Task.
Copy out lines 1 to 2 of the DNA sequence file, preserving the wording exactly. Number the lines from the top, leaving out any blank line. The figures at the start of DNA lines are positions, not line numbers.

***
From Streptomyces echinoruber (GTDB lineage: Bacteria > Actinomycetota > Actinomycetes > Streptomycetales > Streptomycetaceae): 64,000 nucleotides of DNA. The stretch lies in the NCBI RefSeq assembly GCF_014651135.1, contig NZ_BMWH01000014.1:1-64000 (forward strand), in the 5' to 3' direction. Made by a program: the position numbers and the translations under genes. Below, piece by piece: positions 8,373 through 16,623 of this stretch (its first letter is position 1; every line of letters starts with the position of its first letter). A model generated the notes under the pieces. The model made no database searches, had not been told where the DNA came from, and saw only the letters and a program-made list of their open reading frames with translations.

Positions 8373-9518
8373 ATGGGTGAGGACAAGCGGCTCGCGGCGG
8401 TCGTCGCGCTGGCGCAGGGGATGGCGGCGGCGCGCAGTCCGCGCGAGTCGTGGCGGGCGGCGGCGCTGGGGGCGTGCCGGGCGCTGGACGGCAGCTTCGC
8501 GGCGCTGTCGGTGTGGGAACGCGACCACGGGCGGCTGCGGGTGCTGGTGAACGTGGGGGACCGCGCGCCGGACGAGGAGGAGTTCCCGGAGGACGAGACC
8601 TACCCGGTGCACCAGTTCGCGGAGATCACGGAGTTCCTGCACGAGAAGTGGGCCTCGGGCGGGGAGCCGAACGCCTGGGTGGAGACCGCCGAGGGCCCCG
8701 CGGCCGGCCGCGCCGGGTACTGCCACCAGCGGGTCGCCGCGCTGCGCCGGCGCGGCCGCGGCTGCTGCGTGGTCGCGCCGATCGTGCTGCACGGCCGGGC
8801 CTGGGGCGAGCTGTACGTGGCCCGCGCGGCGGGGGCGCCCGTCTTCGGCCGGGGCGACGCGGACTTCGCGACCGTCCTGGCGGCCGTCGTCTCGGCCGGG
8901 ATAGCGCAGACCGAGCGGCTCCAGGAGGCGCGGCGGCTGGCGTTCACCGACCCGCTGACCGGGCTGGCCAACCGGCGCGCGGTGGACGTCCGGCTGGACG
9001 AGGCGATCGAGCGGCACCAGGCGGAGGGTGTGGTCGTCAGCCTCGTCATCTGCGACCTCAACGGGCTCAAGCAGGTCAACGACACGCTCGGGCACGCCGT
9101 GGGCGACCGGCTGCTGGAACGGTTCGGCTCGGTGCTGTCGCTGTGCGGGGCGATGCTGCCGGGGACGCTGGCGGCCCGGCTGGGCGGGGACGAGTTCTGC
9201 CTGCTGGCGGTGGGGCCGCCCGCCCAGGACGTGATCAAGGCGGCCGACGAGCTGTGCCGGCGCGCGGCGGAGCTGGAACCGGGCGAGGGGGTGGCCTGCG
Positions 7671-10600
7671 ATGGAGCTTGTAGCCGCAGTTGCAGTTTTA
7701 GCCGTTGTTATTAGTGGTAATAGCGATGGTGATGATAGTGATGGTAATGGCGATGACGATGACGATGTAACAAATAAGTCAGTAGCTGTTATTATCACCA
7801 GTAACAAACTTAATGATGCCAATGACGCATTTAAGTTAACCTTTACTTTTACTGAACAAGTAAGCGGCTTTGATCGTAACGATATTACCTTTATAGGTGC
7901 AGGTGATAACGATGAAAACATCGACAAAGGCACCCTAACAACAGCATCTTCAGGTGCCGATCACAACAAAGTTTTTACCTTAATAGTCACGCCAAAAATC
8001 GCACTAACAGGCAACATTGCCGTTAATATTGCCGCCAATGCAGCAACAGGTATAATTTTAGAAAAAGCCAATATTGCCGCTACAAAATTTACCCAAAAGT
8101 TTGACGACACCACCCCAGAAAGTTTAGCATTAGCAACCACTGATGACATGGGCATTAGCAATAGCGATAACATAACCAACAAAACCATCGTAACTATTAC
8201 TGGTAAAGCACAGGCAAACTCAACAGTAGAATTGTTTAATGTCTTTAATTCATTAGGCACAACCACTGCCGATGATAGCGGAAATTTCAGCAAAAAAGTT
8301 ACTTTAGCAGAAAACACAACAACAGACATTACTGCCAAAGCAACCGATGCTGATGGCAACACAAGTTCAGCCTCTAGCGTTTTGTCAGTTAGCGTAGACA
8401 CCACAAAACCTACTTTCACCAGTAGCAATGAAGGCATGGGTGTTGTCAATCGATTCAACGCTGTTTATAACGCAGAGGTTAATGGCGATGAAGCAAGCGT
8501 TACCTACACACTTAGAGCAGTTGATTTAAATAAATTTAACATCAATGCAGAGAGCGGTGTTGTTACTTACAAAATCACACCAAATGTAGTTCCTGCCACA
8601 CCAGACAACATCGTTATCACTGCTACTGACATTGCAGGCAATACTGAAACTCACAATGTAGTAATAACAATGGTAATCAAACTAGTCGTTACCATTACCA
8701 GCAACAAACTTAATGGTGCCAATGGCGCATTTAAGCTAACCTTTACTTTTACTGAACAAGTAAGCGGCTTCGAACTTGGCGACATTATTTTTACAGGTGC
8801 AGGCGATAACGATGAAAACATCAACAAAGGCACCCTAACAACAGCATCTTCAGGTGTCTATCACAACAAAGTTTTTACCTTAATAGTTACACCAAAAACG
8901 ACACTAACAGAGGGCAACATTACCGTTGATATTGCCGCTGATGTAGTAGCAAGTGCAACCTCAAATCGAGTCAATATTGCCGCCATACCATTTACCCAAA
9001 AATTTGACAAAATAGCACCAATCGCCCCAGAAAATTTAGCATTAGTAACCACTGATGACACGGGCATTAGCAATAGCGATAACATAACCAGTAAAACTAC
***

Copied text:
From Streptomyces echinoruber (GTDB lineage: Bacteria > Actinomycetota > Actinomycetes > Streptomycetales > Streptomycetaceae): 64,000 nucleotides of DNA. The stretch lies in the NCBI RefSeq assembly GCF_014651135.1, contig NZ_BMWH01000014.1:1-64000 (forward strand), in the 5' to 3' direction. Made by a program: the position numbers and the translations under genes. Below, piece by piece: positions 8,373 through 16,623 of this stretch (its first letter is position 1; every line of letters starts with the position of its first letter). A model generated the notes under the pieces. The model made no database searches, had not been told where the DNA came from, and saw only the letters and a program-made list of their open reading frames with translations.

Positions 8373-9518